Survey of Employees Proves Worksite Wellness Programs Work
DALLAS, Sept. 25 /PRNewswire-USNewswire/ -- More than 900 businesses across the nation have been recognized by the American Heart Association's Start! Fit-Friendly Companies Program for promoting physical activity and health in the work place -- a 20 percent increase over last year.
Start! is the American Heart Association's national initiative to get Americans walking. Most adult Americans spend a majority of their waking hours at work -- many in sedentary careers -- increasing their risk for medical problems such as obesity, high blood pressure and diabetes.
Start! Fit-Friendly Companies Program participants implement various options to encourage physical activity, nutrition and culture enhancements such as on-site walking routes, healthy food options in cafeterias and vending machines, annual employee health risk assessments and online tracking tools. Those participants who achieve Platinum recognition -- the highest tier -- take the program a step further by actually measuring the outcomes of their wellness efforts.
Wellness programs have increased in popularity in recent years because they are economical and efficient ways to help offset increasing employee healthcare costs, according to an American Heart Association survey.
The survey also showed that fewer than one in five employees evaluate their employer as encouraging participation in their company wellness program extremely or very well. However, employees in these highly encouraging environments are more likely to participate in and value these programs.
"Physical inactivity is an epidemic in our country -- we just don't get enough exercise," said, Dr. Timothy Gardner, president of the American Heart Association and medical director of the Center for Heart and Vascular Health at the Christiana Care Health System in Delaware. "Physical activity is one of the best preventive health measures there is, and people who find ways to incorporate more walking into their lives gain health benefits. Our study revealed that employees are far more likely to engage in a workplace wellness program like Start! if company executives promote it, which is underscored by securing the Start! Fit-Friendly designation from the American Heart Association."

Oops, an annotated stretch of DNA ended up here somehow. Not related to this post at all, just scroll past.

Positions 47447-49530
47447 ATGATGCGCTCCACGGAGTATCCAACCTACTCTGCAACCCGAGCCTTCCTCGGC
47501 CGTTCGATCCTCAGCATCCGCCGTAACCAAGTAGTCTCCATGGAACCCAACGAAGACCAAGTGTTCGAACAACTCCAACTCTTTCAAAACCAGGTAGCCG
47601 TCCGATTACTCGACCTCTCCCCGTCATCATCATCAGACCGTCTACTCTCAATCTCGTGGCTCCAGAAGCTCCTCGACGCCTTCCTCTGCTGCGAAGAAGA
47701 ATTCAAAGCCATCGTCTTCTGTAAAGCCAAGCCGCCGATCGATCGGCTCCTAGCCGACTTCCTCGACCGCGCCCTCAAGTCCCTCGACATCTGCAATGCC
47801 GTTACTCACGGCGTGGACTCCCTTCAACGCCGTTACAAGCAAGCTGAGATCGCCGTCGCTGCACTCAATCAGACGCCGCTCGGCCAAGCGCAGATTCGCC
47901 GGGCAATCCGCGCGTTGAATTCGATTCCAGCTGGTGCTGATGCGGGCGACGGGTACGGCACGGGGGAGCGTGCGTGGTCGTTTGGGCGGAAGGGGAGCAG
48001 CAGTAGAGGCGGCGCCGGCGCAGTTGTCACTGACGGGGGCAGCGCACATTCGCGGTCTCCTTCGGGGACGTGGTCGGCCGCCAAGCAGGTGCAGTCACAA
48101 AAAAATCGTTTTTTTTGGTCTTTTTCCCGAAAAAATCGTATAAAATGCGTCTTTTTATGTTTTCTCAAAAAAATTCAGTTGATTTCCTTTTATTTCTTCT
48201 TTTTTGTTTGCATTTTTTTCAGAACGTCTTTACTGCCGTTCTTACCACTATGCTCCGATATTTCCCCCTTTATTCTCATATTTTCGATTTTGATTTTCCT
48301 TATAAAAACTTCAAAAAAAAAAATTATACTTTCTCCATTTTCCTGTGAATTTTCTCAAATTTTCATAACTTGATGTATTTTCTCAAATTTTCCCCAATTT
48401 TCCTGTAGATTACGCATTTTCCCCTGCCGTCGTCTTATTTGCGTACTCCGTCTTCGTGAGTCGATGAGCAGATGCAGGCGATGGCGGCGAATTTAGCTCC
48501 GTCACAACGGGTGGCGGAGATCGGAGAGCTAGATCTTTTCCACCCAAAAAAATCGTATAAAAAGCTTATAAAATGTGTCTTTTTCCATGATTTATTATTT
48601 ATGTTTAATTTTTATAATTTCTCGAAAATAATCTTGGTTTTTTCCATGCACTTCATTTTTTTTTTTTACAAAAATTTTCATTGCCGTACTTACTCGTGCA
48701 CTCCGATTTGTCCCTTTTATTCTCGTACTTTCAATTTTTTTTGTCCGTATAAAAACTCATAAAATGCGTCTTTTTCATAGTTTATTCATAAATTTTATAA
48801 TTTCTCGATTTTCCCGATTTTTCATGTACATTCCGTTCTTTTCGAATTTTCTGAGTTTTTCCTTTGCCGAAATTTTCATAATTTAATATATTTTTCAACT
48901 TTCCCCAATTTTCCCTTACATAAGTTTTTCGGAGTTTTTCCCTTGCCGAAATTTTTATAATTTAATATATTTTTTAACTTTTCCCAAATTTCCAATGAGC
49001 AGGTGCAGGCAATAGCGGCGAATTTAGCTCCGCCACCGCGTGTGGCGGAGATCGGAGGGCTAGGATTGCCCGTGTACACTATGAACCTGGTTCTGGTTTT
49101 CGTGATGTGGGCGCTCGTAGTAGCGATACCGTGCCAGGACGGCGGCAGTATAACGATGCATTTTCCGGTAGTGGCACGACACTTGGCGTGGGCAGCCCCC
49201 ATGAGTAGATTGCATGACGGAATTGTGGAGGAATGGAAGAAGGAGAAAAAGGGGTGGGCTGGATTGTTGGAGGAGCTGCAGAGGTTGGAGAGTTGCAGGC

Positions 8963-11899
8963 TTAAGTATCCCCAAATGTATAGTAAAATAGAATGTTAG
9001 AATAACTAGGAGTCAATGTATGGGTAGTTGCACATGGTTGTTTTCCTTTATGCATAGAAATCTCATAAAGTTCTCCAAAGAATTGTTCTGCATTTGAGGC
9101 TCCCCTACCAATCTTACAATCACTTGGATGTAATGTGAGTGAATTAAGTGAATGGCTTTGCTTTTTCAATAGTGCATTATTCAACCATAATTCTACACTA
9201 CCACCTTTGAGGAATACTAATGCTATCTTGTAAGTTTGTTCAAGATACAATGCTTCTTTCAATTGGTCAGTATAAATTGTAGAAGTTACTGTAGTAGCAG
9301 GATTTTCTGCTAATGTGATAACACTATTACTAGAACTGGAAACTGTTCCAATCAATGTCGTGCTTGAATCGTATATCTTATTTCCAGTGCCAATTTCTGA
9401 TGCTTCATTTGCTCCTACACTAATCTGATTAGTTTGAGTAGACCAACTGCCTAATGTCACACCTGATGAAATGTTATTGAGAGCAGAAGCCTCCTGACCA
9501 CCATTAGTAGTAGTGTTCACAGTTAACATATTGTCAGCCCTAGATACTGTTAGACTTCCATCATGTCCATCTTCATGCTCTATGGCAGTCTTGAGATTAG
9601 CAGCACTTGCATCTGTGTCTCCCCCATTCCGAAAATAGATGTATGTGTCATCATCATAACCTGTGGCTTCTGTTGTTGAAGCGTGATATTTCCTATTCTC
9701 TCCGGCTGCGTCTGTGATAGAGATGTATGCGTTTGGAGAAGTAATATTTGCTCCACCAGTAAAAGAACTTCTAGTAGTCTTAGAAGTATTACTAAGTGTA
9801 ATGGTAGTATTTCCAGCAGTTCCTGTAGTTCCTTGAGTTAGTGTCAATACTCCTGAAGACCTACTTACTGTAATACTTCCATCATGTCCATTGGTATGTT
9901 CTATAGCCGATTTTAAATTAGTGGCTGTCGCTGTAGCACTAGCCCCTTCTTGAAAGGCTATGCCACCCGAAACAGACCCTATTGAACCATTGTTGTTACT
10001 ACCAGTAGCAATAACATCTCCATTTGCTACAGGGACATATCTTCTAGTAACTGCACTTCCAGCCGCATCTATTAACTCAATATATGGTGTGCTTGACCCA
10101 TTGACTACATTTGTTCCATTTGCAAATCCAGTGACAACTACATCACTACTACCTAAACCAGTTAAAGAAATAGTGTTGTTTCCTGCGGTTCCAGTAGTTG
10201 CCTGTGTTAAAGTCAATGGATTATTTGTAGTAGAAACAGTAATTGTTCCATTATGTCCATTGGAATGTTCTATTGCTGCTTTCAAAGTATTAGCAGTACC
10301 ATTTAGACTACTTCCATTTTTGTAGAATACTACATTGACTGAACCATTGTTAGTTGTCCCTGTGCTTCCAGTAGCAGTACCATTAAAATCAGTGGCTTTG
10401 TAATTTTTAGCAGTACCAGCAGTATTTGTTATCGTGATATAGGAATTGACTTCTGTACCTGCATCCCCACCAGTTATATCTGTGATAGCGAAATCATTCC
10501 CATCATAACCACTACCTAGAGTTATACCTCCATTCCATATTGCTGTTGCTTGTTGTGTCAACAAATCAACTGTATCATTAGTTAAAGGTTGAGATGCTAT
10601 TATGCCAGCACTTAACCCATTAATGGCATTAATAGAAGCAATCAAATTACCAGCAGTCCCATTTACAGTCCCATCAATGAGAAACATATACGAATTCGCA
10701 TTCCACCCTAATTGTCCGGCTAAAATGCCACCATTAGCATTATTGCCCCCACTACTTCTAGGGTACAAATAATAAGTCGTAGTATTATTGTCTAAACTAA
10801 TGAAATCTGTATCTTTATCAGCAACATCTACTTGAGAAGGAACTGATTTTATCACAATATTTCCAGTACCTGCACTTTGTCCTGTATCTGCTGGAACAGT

The biggest obstacles preventing employees from getting enough physical activity are the time constraints and responsibilities of their jobs. The American Heart Association's answer to this is Start!, which aims to develop a corporate culture of physical activity by motivating employees to walk during their workday. Start! targets both individuals and companies and focuses on walking because it has the lowest dropout rate of any form of physical activity. The Association provides free toolkits to companies who want to implement a worksite walking program.
"Employees participating in wellness programs experience fewer sick days, improved quality of life and higher job satisfaction," said Dave Josserand, chairman of the American Heart Association and executive vice president and chief strategic officer of The Dalton Agency in Jacksonville, Fla. "Wellness programs will continue to play an important role in the health of Americans in years to come. The evidence that participating employees realize health benefits is key; research shows that businesses can save as much as $16 for every $1 they spend on health and wellness."
The list of 2008 Start! Fit-Friendly Companies and more information about the study conducted by Harris Interactive are available at http://www.heart.org/start. The Oct. 27, 2008 issue of FORBES magazine will include a special advertising section that features all 2008 Start! Fit- Friendly Companies.
Companies interested in applying for recognition in the Start! Fit-Friendly Companies Program should contact their nearest American Heart Association office or download an application from the Web site. Applications are due in January for review by a volunteer expert panel.
Start! is sponsored nationally by SUBWAY(R) restaurants, Healthy Choice(R) and AstraZeneca.
|SOURCE American Heart Association|
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